With an increased focus on plant productivity and equipment reliability, Supervisory Control and Data Acquisition (SCADA) systems have become vital tools to reduce downtime while increasing asset reliability in hydraulic systems. A SCADA system is a computer system that essentially gathers and analyzes real-time data.
These systems monitor critical sensors and data points, providing information on a plant’s network or localized human-machine interface (HMI). Having knowledgeable data and information related to a hydraulic system provides key values that help maintain and protect assets and improve productivity and reliability.
A SCADA system can be used to monitor the following elements of a hydraulic power unit:
- Reservoir temperature
- Fluid contamination/particle counter
- Pressure sensors
- Level sensors
Maintaining a stable temperature within a hydraulic power unit will prolong the unit’s life and improve hydraulic oil health. Over-temperature and under-temperature alarms can be monitored and recorded to provide information about temperature-related failures. Cold temperatures can cause cavitation due to viscosity change, and high temperatures can also affect system performance and loss of efficiency.
How hot is too hot? Hydraulic fluid temperatures above 180 °F (82 °C) damage most seal compounds and accelerate oil degradation. Hydraulic systems that operate above 180 °F should generally be avoided. Some fluid temperatures are also too high when viscosity falls below the optimum value for the hydraulic system’s components, which can occur well below the 180 °F temperature, depending on the fluid’s viscosity grade.
Fluid Contamination/Particle Counter
Most machine and component manufacturers specify a target ISO cleanliness level for equipment in order to achieve optimal performance (Figure 1). A SCADA system can track and record ISO codes to provide predictive and proactive equipment failure information related to contamination. Contamination types include:
- New oil: new fluid is not necessarily clean
- Generated contamination: abrasive wear, cavitation wear, fatigue wear, erosive wear, and corrosive wear
- External contamination: reservoir breathers, cylinder rod gland, and hydraulic hose
To help meet the fluid cleanliness requirements for typical hydraulic components, a particle counter can communicate the 4μ, 6μ, and 14μ channels to the SCADA system (Figure 2). By collecting real time ISO codes, users can pinpoint specific system issues or internal maintenance processes that can be improved.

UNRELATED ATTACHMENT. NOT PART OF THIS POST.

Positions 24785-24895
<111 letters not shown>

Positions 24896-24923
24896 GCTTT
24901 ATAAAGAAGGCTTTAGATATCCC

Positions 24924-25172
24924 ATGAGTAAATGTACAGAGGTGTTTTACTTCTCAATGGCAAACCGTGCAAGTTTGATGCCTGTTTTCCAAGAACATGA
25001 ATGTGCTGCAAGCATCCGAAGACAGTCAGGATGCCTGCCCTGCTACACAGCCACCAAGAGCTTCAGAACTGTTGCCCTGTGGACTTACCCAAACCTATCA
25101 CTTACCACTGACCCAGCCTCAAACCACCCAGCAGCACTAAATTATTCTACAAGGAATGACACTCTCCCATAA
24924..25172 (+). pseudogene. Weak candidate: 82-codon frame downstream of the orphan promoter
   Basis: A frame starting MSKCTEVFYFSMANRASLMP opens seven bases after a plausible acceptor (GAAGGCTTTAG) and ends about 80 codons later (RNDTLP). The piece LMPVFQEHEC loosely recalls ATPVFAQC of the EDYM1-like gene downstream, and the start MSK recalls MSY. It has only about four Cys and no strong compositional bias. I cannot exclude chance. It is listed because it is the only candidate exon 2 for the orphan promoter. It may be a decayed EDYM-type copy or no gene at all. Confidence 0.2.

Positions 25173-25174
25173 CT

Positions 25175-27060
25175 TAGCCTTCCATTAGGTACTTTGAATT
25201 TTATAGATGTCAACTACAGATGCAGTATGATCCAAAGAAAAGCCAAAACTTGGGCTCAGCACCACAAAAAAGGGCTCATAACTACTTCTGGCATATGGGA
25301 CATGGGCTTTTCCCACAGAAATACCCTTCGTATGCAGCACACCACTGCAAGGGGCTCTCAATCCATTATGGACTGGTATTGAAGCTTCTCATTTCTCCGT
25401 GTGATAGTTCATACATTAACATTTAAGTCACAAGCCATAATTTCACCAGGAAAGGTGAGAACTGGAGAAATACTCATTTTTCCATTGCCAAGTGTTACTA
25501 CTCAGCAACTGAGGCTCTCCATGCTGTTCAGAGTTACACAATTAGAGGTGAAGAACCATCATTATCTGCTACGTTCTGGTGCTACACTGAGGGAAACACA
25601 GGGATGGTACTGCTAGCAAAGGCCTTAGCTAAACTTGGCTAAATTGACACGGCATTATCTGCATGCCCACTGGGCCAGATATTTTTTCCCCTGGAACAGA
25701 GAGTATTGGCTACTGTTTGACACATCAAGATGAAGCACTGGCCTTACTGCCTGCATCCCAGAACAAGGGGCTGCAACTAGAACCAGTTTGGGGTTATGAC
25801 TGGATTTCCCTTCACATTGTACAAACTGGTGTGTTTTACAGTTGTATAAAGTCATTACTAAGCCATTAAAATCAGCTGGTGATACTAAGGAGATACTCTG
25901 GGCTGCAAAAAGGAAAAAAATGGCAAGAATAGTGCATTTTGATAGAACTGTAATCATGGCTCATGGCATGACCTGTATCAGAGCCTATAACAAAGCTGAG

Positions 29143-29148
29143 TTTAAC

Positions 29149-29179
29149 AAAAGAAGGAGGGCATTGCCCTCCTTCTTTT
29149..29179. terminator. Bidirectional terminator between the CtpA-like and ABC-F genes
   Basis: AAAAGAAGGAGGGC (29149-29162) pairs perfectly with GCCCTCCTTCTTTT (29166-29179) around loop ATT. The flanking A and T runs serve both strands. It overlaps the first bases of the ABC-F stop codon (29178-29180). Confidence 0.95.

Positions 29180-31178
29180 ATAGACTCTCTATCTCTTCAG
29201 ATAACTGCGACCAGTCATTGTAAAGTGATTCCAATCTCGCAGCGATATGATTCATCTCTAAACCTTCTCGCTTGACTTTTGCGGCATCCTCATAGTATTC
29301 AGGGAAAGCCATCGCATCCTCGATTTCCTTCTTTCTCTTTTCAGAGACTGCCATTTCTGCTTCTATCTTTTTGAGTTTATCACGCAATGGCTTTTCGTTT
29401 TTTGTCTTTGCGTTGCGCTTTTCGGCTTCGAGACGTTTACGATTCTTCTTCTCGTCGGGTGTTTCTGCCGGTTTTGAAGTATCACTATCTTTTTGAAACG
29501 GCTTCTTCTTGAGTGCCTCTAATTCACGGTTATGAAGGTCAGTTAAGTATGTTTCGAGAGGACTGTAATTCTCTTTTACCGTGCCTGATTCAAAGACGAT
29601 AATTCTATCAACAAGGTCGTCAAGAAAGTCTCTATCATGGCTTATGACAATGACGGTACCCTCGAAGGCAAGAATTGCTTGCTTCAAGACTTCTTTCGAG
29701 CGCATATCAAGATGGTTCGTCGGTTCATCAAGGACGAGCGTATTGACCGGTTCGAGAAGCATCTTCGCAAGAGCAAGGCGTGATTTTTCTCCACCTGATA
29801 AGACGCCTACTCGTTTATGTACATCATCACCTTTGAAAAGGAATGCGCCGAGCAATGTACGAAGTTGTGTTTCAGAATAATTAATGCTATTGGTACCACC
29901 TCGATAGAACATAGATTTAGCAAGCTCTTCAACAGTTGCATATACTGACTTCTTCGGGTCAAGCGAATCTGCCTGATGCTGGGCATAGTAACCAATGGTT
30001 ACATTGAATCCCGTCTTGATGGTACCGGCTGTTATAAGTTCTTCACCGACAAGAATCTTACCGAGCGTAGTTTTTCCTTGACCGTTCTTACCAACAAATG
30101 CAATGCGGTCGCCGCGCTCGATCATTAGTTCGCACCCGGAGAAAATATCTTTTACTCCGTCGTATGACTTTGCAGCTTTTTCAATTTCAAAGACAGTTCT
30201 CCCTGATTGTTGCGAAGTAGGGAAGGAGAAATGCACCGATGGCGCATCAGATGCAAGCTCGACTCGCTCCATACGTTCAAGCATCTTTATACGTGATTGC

Pressure sensors can be either pressure transducers or pressure switches. Most filters use a DELTA “P” pressure switch, which indicates when it is time to change a filter. A SCADA system can provide a date stamp for when the filter bypass switch has been indicated, and a local user can be notified via local display or network escalation. The ability to monitor the time it takes to change a filter can also provide management and stakeholders with viable information related to maintenance reliability.
Pressure transducers provide analog output to the SCADA system to maintain system performance within a predetermined range. Pressure transducers can be used to measure main system pump pressure and accumulator pre-charge pressure. This is important because pressure spikes and low pressure in the main system pump can indicate that system calibration is required. In addition, accumulator pre-charge pressure loss can drastically upset system function causing equipment failure, loss of production, and poor manufacturing quality.
Level sensors provide critical information related to system reliability (Figure 3). The minimum level sensor would be a low-level switch tied to the SCADA system and pump-motor control. This process protects the pump from cavitating and degrading the system over time. Multiple level switches can also provide information related to premature failure.
Level transducers provide additional protection for hydraulic system performance, while offering information about oil loss. Oil leaks not only increase environmental concerns, but also raise issues concerned with unplanned cleanup and hazardous waste. Having the ability to capture and record proper oil levels can protect against unplanned downtime and environmental issues.
Other Areas for SCADA Hydraulic Performance
SCADA systems can also be used in a number of other applications related to a hydraulic power unit. These include: case drains for hydraulic pumps, horsepower consumption for prime movers, moisture sensors for hydraulic oil indicating heat exchanger failure, suction ball valve switches for pumps, and ITM (Interactive Technical Manual) upgrades.
This article was written by Matt Shelton, Certified Fluid Power Specialist and Sales Engineer for Kaman Fluid Power, Indianapolis, IN. For more information, Click Here.